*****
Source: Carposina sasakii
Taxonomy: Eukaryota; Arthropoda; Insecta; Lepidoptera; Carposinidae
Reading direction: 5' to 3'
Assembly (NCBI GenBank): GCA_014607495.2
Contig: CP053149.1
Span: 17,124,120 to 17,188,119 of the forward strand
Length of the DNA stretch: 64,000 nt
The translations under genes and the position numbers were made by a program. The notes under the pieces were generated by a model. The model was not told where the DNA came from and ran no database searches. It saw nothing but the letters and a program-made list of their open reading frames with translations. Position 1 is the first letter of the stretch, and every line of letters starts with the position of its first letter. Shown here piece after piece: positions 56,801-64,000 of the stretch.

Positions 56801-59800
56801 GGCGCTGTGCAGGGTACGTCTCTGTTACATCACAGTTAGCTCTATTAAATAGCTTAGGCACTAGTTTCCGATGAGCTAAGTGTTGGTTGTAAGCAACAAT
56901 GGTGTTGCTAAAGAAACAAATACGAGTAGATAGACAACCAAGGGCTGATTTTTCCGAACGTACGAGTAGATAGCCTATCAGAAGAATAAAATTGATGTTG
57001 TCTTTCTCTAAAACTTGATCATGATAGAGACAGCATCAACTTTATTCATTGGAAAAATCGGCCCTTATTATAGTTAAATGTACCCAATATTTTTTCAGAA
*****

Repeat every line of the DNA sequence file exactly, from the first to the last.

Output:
Source: Carposina sasakii
Taxonomy: Eukaryota; Arthropoda; Insecta; Lepidoptera; Carposinidae
Reading direction: 5' to 3'
Assembly (NCBI GenBank): GCA_014607495.2
Contig: CP053149.1
Span: 17,124,120 to 17,188,119 of the forward strand
Length of the DNA stretch: 64,000 nt
The translations under genes and the position numbers were made by a program. The notes under the pieces were generated by a model. The model was not told where the DNA came from and ran no database searches. It saw nothing but the letters and a program-made list of their open reading frames with translations. Position 1 is the first letter of the stretch, and every line of letters starts with the position of its first letter. Shown here piece after piece: positions 56,801-64,000 of the stretch.

Positions 56801-59800
56801 GGCGCTGTGCAGGGTACGTCTCTGTTACATCACAGTTAGCTCTATTAAATAGCTTAGGCACTAGTTTCCGATGAGCTAAGTGTTGGTTGTAAGCAACAAT
56901 GGTGTTGCTAAAGAAACAAATACGAGTAGATAGACAACCAAGGGCTGATTTTTCCGAACGTACGAGTAGATAGCCTATCAGAAGAATAAAATTGATGTTG
57001 TCTTTCTCTAAAACTTGATCATGATAGAGACAGCATCAACTTTATTCATTGGAAAAATCGGCCCTTATTATAGTTAAATGTACCCAATATTTTTTCAGAA